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Evolution of the Felid Brain; pp. 229–242Radinsky L.
Anatomy Department, University of Chicago, Chicago, Ill.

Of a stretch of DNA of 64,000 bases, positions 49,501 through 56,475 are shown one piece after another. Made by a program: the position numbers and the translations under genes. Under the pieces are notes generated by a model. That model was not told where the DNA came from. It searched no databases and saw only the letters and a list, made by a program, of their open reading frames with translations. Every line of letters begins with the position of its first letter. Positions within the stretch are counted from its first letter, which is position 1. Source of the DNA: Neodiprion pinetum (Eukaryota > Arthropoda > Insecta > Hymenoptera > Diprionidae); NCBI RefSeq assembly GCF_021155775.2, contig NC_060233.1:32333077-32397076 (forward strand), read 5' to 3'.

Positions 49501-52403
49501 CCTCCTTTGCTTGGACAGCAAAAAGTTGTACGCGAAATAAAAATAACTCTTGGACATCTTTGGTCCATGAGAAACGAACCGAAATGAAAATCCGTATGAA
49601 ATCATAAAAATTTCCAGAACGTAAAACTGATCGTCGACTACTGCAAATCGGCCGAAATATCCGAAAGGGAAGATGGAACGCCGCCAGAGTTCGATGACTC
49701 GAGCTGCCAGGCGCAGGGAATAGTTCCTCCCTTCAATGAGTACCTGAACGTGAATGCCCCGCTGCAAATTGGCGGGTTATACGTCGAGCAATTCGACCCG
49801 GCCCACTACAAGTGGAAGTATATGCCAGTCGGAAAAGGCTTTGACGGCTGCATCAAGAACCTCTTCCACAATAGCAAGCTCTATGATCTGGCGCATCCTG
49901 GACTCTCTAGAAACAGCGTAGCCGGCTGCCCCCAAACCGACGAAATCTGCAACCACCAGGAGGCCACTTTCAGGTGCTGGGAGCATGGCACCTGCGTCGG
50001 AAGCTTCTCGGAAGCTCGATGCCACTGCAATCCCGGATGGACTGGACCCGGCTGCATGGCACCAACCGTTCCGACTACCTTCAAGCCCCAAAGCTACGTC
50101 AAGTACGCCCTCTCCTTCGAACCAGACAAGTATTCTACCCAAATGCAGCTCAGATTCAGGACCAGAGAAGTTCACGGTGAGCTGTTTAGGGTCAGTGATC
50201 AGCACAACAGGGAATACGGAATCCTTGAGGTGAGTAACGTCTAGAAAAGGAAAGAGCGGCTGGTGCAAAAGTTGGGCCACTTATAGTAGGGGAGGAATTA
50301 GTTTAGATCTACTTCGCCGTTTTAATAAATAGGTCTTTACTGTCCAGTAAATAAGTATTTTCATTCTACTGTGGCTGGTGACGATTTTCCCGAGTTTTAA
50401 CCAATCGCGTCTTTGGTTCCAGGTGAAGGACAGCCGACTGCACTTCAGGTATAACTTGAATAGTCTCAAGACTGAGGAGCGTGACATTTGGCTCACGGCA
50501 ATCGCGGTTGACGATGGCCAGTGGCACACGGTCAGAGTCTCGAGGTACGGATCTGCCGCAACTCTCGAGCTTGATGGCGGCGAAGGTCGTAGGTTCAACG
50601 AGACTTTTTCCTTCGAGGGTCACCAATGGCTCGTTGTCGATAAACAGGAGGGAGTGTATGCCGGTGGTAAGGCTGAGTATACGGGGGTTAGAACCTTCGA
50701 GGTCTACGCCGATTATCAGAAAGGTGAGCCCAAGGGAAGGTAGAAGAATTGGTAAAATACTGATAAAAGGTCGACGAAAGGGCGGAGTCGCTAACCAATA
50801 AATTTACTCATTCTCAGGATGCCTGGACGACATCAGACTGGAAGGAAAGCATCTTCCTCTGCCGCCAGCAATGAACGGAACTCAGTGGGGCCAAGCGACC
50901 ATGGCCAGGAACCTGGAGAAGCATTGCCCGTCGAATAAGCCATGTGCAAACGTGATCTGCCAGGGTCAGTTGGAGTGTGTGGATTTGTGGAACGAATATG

Endocranial casts of 15 genera of fossil felids provide a record of felid brain evolution over the past 35 million years. Brains of the earliest felids, known as paleofelids, had coronolateral, suprasylvian and variably developed ectosylvian sulci as their only neocortical sulci. The last paleofelids, which became extinct around 8 million years ago, show little change in external brain morphology except for the addition of a presylvian sulcus. The other group of felids, the neofelids, appears about 25 million years ago, with coronolateral and suprasylvian sulci their main neocortical sulci, plus a discontinuous ectosylvian sulcus and small postlateral, sylvian and presylvian sulci. The posterior cerebellar vermis was straight and unexpanded. Beginnings of expansion of the sigmoid gyri and development of the cruciate sulcus are evident in neofelids 15–20 million years ago, and by 5–9 million years ago neofelids had brains that appear modern in external morphology. Endocasts of four genera of Pleistocene saber-toothed felids are similar in sulcal pattern to those of modern felids, except for Dinobastis, which had a unique expansion of visual cortex. Endocasts of 27 species of modern felids, representing the six commonly recognized genera, are strikingly similar in external morphology, although the brains of a few species, such as cheetahs, lynxes and jagouarundis, display distinguishing features. Modern felid brains average about the same size relative to body weight as do those of viverrids, but are about 25% smaller in relative size than those of canids. Olfactory bulbs are relatively smaller in felids than in canids or viverrids.
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